11 of the Most Inspiring Climbing Advocates of 2019

The climbing advocacy movement is stronger than ever, with inspiring work happening every day, in every corner of the country. Here are some of our favorite climbing advocate stories from 2019.

Kareemah Batts

Kareemah founded the Adaptive Climbing Group, a program designed to give people with disabilities opportunities to participate in the sport of climbing. Since 2012, she has been actively growing the community of climbers and volunteers, which now has over 1,000 adaptive participants nationwide, and helping to develop adaptive programs at gyms and outdoor crags. Kareemah is deeply and fiercely passionate about fostering diverse and inclusive climbing initiatives. Last fall, she presented to a packed workshop at the 2018 Access Fund Climbing Advocacy Summit. "True access is more than a day or a week, it is constant and sustainable," says Batts. This year she also served on the JEDI taskforce for Climb The Hill.

Aaron Mike

A local of Flagstaff, Arizona, Aaron has been working as the Access Fund Native Lands Coordinator since 2014, helping to build partnerships between climbers and tribes to protect native lands and cultural resources, as well as promote the importance of the Native voice within the outdoor industry. A member of the Navajo Nation, Aaron also works closely with NativesOutdoors, an outdoor company whose products support indigenous people and local advocacy groups to promote outdoor recreation in underprivileged communities.

Judith Brown

Judith’s home state of Arkansas is seeing more climbers than ever before. As Chair of the Arkansas Climbers Coalition, she is leading stewardship and advocacy work in the region and working to engage the growing climbing community. Judith is tackling human waste issues at local crags, working to install WAG bag stations at popular climbing areas. She is also a dedicated bolt replacer and can regularly be found hanging on the side of a cliff replacing manky old bolts and hardware. Judith also presented on a panel of local climbing organization leaders at Access Fund's Midwest Climbing Advocacy Summit in Devil's Lake, Wisconsin this May.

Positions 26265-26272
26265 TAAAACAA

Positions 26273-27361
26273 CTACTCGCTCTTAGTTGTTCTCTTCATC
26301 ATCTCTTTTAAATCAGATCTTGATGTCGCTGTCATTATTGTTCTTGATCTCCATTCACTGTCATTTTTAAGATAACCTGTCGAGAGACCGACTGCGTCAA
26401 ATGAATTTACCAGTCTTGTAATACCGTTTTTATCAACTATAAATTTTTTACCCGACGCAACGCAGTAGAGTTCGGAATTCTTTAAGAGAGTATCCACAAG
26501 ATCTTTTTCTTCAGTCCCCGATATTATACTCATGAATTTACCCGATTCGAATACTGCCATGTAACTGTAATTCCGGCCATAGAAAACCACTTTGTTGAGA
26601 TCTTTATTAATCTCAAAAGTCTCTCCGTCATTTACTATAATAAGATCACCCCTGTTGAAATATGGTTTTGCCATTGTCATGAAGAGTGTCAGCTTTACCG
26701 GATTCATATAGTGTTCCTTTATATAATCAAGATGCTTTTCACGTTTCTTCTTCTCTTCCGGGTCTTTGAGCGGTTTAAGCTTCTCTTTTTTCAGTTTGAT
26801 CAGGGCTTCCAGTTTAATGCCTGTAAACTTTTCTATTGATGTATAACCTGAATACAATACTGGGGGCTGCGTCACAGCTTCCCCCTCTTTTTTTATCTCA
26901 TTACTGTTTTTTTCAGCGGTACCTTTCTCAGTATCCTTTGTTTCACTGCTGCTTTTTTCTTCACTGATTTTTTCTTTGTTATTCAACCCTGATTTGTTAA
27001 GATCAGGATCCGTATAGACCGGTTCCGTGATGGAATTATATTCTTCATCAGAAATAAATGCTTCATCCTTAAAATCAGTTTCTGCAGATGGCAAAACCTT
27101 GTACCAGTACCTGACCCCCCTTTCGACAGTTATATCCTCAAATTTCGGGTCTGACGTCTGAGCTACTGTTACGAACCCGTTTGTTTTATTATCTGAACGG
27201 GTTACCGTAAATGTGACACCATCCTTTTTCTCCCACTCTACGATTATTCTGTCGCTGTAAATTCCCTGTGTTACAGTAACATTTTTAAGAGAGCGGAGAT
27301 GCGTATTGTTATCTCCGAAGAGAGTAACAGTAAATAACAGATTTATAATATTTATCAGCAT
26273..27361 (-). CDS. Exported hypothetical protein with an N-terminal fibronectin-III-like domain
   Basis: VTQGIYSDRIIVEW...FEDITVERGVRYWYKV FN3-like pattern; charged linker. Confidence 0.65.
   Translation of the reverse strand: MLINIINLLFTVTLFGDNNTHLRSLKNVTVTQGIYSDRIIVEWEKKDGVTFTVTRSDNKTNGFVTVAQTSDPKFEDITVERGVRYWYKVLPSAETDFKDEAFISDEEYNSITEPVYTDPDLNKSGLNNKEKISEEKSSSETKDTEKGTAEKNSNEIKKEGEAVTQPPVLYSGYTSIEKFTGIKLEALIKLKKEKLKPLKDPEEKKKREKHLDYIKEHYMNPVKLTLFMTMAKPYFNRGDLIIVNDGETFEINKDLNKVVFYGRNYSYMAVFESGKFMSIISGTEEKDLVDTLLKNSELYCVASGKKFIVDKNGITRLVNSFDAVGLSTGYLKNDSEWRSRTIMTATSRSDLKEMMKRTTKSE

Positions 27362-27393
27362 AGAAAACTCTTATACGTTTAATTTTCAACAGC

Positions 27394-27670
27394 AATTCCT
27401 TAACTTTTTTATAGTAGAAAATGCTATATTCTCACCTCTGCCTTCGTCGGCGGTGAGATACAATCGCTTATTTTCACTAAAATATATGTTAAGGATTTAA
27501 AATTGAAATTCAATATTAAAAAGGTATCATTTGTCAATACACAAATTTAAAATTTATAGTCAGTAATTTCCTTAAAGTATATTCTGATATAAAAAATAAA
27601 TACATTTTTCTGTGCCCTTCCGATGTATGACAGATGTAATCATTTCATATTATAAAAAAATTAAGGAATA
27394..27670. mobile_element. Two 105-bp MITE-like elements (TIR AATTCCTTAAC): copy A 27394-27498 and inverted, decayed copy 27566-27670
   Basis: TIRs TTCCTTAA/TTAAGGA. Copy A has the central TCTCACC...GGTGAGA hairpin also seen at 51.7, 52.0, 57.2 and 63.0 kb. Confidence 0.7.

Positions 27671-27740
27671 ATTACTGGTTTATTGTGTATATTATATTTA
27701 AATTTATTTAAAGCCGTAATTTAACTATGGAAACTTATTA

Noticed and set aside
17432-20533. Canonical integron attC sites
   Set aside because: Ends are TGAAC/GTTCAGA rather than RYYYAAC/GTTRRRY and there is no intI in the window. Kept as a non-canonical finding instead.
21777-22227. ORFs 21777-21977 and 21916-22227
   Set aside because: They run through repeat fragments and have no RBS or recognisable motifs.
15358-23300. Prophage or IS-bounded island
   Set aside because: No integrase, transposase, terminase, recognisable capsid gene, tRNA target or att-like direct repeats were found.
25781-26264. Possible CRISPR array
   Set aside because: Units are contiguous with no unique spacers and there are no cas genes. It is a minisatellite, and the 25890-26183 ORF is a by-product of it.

Andrea Hassler

Andrea spent the last two years traveling the country as a member of the Access Fund-Jeep Conservation Team. A natural leader, Andrea inspired and trained thousands of climbers in the importance of climbing area sustainability—leaving a lasting legacy of stewardship and volunteerism across the country. Andrea has recently deepened her dedication to the climbing advocacy community by stepping into a new role as Executive Director of the Southeastern Climbers Coalition (SCC), taking the reigns of one of the most successful and longest running local climbing organizations. We’re thrilled to see Andrea stay within the climbing advocacy community and excited to see her lead SCC into the future.

Chris Schulte

Recipient of a 2018 Climbing Advocate Award, Chris Schulte is an inspired athlete and role model in climbing advocacy, conservation, and volunteerism. Not only does he set a stellar example for sustainable, low-impact climbing, he has also been a tireless advocate and steward for Indian Creek and the broader Bears Ears National Monument. Chris helped tell the incredible story of Bears Ears through a Google Voyager Story and helped lead an Access Fund Fireside Chat to inspire climbers to help protect America’s public lands.